Blog: Android

If you're frustrated with trying to edit text on your mobile device and placing the cursor in the correct location, try this:
  • Press and hold the space bar on the virtual keyboard
  • When the keyboard goes blank (on iOS), drag the cursor where you want to edit then release
  • This also works in all directions so you can move the cursor up and down, or left/right. You don't have to stay in the area of the virtual keyboard.

 

My Android phone was frequently losing the connection to the SIM card, causing me to miss calls and text messages. Several online forums point to battery and system monitoring apps as causing the problem. I had one of these apps installed, so I uninstalled it, but the problem remained. I even tried resetting my phone to factory defaults, but that did not work either. The solution turned out to be really simple. I found a forum a few months later that suggested removing the SIM card tray and placing a small piece of tape over the back of the SIM card to hold it more securely in the tray. I did this over a month ago and have not had the error happen since then.


 

After carrying an iPhone for about 4 years, I recently made the leap to Android…with some trepidation. My iPhones had always worked with few hiccups.

The reason for the switch, you ask?

First, Apple hasn’t gotten a clue yet that their iPhone screen size compares poorly to many Android smartphones.

Secondly, I hate iTunes. I’d never had an Apple product of any kind until my first iPhone. And, with it, the necessary installation of iTunes. Most of my 4,000 song music library are WMA files ripped from my own CDs. iTunes doesn’t play WMA files but it will gladly convert them to MP3 files and, in so doing, create duplicate files on your hard drive. Since my music library already consumed almost 20GBs of HD space, duplicate music files are not insignificant. But, wasted HD space wasn’t the worst of the process. In the conversion, the metadata on many of the files did not convert correctly...album info, artist info, etc. was fouled up and album art was, too. I don’t know how many hours I wasted trying to clean up the mess – when everything was perfect in Windows Media Player before. And, of course, Windows Media Player saw the new (duplicate) MP3 files and added them to the WMP library. Lovely. And, iTunes invariably charges more for music than Amazon. And, you get their stupid proprietary music file format. And, you better hope you have a backup because, according to many friends, you’re out of luck if your HD dies. Did I say I HATE iTunes?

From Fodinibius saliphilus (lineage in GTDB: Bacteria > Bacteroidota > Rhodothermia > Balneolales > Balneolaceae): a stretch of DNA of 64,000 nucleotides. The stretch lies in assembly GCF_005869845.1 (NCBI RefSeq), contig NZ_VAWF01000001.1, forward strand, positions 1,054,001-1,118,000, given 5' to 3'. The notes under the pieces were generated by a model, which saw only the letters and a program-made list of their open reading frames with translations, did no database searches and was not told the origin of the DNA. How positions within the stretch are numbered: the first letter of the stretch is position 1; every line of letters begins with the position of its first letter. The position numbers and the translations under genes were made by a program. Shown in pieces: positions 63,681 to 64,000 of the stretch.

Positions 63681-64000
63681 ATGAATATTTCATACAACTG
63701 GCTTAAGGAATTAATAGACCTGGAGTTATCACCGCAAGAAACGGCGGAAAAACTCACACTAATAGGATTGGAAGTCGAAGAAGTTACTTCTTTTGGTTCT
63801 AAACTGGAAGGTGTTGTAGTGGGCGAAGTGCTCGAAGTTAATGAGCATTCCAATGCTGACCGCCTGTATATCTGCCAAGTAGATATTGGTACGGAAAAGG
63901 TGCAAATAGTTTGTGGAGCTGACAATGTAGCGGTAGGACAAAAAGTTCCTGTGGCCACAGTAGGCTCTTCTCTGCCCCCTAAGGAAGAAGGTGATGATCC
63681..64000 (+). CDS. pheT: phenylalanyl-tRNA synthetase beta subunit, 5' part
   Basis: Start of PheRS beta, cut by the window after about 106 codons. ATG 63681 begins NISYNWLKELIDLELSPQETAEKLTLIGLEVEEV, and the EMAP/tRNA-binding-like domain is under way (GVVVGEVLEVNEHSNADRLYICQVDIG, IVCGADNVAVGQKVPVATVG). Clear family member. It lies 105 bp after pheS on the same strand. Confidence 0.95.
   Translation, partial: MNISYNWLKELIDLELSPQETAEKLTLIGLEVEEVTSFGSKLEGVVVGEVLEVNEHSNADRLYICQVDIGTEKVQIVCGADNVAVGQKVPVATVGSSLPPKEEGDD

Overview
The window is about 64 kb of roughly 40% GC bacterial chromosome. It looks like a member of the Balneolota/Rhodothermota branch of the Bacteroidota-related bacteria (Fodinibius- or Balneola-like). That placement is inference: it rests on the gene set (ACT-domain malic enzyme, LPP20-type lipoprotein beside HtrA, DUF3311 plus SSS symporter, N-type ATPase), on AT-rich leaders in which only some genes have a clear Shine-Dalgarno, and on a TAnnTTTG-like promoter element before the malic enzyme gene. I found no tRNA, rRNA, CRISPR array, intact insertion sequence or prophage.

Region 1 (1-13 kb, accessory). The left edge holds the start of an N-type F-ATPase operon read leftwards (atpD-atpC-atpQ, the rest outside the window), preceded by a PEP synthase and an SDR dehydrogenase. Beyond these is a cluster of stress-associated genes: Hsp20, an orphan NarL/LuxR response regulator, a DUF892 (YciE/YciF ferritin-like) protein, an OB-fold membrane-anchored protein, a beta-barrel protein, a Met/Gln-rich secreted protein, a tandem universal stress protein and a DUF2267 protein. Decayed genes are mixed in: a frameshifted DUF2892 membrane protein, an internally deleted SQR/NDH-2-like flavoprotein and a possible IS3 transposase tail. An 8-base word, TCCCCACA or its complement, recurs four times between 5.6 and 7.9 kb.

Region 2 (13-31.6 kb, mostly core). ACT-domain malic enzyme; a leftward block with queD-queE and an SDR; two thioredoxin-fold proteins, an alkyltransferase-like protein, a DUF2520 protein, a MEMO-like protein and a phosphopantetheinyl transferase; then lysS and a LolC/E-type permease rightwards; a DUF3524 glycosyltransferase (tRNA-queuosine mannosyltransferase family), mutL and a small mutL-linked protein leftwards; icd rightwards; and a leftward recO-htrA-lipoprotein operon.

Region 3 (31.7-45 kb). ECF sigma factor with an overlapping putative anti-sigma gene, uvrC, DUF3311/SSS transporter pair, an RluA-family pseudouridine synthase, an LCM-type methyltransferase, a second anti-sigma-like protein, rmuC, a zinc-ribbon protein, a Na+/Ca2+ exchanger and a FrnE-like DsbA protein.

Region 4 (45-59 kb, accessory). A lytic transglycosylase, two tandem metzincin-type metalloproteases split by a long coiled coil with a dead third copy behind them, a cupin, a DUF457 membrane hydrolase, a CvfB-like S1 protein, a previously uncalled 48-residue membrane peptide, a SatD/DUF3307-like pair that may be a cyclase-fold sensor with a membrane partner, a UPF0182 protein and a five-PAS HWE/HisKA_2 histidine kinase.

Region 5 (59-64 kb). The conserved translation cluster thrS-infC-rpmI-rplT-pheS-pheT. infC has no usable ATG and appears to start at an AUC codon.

Lastly, it has always gotten under my skin that Apple refuses to include memory card slots in their devices. Forcing you to spend $100 for an incremental increase in storage capacity. Shameful!

Well, I bought the Samsung Galaxy Note 2. I could go on and on about the ginormous screen and cool S Pen. The quad core processor and 2 GBs of RAM make for a blazing fast response. But, you can read all about it here: http://www.samsung.com/us/the-next-big-thing-galaxy-note-ii/?cid=ppc-

As to the reasons for my conversion:

  1. The aforementioned 5.5” HD Super AMOLED display is massive compared to my old iPhone 4 (and even the only slightly larger iPhone 5)
  2. No more iTunes. I copied my music library by dragging and dropping it into the Music folder on my Note 2, which is recognized on my Windows 7 system with a cheap, non-proprietary USB cable. Boom…done!
  3. I doubled the phone’s 16GB memory capacity with a $10 microSD card.

I did lose 2 apps (of dozens) in the process: A disc golf scorecard app and the T. Rowe Price app. Every other app on my iPhone was available in the Google Play store. I haven’t even gone looking in the other Android stores.

Don’t be afraid to free yourself from the Apple shackles! Life is good on the other side.


 

A while back I started receiving unwanted automated calls on my Motorola Android phone at night.  It was an automated service calling my number frequently.  It was only a recorded voice on the other side.  I didn't want to turn off my ringer incase a call I was expecting came through.  It's easy to effectively block a number on your android phone without installing any apps.  Just follow these steps: [more]

  1. Add the number as a contact.
  2. Edit the contact.
  3. Tap the menu button and then select "Options".
  4. Select "Send calls directly to voicemail".

That's it.